Table Of Contents
What forms of payment do you accept?
Cutting Tool Depot acceepts payment by Visa, Mastercard, Discovery Card and American Express.
What are your hours of operation?
8pm to 5pm Monday through Friday EST.
How long does it take to ship a standard tool that is in stock?
Typically if the order is received before 12:00 EST and the item is in stock then it will ship the same day. This varies depending on the manufacturer the tools are originating from. Items being shipped UPS Next Day Air or 2nd Day Air will usually ship the same day up to 3:00 pm EST.
If I have a tooling need and the solution is not in the product catalog online, can Cutting Tool Depot help me?
Yes! Cutting Tool Depot can provide a wide variety of special cutting tools per your unique requirements to fit your tooling needs. Just fax (941-465-4089) or call (941-465-4088) us if you have a print, drawing, sketch, description, or anything else and we will do our best to satisfy your tooling need.
What is Cutting Tool Depot’s return policy?
We will accept returned tools that can be returned to the manufacturer that they originated from for a full refund.. Different manufacturers have different return policies. If the manufacturer will not accept the tool, then it cannot be returned unless it was due to an error on the part of Cutting Tool Depot.
What is the minimum order amount?
Cutting Tool Depot has no minimum order requirement. Order as little or as much as you like.
When is it best to use carbide tipped, solid carbide, and high speed steel?
High speed steel should be used for shorter runs of parts made of non-ferrous materials and applications where machining conditions restrict the use of harder, more brittle tool substrates. Solid Carbide is most cost effective to use in smaller tools up to about 3/8” diameter in longer production runs. Depending on the carbide grade, solid carbide can be used for both steel and non-ferrous applications. Carbide tipped tools should be used for long production runs. They are effective when cutting difficult to machine and abrasive materials. They offer the same cutting hardness as solid carbide tools. However, small diameter carbide tipped tools are not as rigid as solid carbide tools.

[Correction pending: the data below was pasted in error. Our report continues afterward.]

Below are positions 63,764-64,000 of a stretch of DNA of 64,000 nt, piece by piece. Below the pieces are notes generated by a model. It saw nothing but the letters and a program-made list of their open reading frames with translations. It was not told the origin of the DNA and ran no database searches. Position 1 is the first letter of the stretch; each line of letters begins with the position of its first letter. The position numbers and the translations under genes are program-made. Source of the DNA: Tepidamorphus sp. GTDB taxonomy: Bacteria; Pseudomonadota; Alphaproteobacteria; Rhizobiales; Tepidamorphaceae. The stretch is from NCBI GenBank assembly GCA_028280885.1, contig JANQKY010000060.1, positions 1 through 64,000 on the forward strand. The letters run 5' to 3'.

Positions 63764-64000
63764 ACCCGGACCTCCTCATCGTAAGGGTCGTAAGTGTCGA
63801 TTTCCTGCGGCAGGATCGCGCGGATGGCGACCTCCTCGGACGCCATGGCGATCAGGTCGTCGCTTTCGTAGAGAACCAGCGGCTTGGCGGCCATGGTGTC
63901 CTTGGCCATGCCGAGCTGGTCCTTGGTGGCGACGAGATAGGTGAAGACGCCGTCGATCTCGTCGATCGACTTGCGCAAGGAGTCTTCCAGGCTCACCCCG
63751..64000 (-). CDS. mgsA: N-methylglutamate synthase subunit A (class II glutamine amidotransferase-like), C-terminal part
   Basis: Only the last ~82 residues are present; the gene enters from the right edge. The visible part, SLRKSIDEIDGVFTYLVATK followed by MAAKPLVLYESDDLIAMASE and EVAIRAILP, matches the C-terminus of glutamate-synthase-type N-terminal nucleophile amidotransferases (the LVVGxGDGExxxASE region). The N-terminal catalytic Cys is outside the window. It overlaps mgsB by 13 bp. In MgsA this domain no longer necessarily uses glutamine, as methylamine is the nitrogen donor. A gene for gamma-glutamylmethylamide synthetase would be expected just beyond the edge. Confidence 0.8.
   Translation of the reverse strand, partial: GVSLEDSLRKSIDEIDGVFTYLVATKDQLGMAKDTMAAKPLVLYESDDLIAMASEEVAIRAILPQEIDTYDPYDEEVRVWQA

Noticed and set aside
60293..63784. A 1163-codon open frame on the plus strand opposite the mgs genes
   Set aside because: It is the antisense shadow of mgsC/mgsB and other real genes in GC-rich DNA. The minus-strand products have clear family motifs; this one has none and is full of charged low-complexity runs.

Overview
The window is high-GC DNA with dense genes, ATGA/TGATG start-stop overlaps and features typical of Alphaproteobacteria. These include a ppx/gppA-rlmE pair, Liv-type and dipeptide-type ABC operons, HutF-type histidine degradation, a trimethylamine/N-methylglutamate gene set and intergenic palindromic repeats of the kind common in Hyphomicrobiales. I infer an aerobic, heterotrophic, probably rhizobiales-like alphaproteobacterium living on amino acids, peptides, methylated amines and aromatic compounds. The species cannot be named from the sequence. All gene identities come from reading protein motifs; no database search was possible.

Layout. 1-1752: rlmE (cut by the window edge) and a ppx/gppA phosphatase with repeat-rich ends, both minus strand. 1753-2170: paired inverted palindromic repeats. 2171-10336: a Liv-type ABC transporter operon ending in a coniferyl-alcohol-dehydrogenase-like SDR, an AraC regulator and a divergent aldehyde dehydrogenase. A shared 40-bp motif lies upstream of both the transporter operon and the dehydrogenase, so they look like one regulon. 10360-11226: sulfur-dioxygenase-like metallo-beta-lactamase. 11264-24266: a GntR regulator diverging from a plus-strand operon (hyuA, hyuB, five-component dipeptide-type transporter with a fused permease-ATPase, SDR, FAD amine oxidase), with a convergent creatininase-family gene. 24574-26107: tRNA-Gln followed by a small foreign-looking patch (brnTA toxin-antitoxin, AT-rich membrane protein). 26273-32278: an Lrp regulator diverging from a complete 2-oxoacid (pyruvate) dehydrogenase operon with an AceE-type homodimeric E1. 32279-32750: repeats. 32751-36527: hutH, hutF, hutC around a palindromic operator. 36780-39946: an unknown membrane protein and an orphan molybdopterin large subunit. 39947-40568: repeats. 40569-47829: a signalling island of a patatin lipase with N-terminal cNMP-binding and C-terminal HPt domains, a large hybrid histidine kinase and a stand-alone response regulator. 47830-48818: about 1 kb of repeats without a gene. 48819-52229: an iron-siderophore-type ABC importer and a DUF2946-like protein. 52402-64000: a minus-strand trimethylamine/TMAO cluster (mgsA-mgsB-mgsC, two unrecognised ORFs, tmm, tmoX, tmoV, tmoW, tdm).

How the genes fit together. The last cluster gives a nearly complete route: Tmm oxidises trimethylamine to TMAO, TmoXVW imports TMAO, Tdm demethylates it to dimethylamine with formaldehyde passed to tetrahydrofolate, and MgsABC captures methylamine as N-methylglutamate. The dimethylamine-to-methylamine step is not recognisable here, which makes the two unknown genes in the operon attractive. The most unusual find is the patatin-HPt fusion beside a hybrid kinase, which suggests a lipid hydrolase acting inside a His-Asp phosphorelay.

Can Cutting Tool Depot help me with applications?
Yes! Email or call us with your application problems and we will help you find the solution through our supplier base.
I need to ream several holes with diameters that are close in size to each other. Can I buy an expansion reamer and adjust it to each hole?
No! Expansion reamers are not adjustable reamers. The expansion screw should NEVER be loosened in an attempt to use the reamer for a size smaller than that to which the tool was originally finish ground. Expansion reamers are beneficial when the diameter wears down to the low limit. It can be expanded oversize, reground to size and re-cleared.
When reaming I am getting a poor finish. What can I do?